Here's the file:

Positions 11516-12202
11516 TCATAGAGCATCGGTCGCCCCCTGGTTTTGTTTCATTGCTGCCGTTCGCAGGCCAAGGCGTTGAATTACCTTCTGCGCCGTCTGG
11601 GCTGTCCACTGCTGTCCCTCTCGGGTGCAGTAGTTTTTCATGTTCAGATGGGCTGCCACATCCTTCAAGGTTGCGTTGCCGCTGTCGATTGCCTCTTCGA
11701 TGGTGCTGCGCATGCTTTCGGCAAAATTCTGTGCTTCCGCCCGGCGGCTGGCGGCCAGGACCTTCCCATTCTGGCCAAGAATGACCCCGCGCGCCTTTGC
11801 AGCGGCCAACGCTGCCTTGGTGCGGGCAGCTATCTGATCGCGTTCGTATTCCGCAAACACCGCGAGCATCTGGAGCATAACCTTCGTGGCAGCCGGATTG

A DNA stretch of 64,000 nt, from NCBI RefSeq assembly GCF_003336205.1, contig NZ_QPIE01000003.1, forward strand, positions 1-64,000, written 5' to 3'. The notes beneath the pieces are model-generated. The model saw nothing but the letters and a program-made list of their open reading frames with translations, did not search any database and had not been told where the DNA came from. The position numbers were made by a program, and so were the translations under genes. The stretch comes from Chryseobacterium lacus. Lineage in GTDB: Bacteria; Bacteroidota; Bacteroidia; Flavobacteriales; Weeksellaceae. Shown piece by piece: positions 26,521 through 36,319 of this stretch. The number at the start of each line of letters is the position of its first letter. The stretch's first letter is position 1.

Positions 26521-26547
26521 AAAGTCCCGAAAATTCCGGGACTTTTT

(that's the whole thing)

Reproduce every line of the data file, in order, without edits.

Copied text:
Positions 11516-12202
11516 TCATAGAGCATCGGTCGCCCCCTGGTTTTGTTTCATTGCTGCCGTTCGCAGGCCAAGGCGTTGAATTACCTTCTGCGCCGTCTGG
11601 GCTGTCCACTGCTGTCCCTCTCGGGTGCAGTAGTTTTTCATGTTCAGATGGGCTGCCACATCCTTCAAGGTTGCGTTGCCGCTGTCGATTGCCTCTTCGA
11701 TGGTGCTGCGCATGCTTTCGGCAAAATTCTGTGCTTCCGCCCGGCGGCTGGCGGCCAGGACCTTCCCATTCTGGCCAAGAATGACCCCGCGCGCCTTTGC
11801 AGCGGCCAACGCTGCCTTGGTGCGGGCAGCTATCTGATCGCGTTCGTATTCCGCAAACACCGCGAGCATCTGGAGCATAACCTTCGTGGCAGCCGGATTG

A DNA stretch of 64,000 nt, from NCBI RefSeq assembly GCF_003336205.1, contig NZ_QPIE01000003.1, forward strand, positions 1-64,000, written 5' to 3'. The notes beneath the pieces are model-generated. The model saw nothing but the letters and a program-made list of their open reading frames with translations, did not search any database and had not been told where the DNA came from. The position numbers were made by a program, and so were the translations under genes. The stretch comes from Chryseobacterium lacus. Lineage in GTDB: Bacteria; Bacteroidota; Bacteroidia; Flavobacteriales; Weeksellaceae. Shown piece by piece: positions 26,521 through 36,319 of this stretch. The number at the start of each line of letters is the position of its first letter. The stretch's first letter is position 1.

Positions 26521-26547
26521 AAAGTCCCGAAAATTCCGGGACTTTTT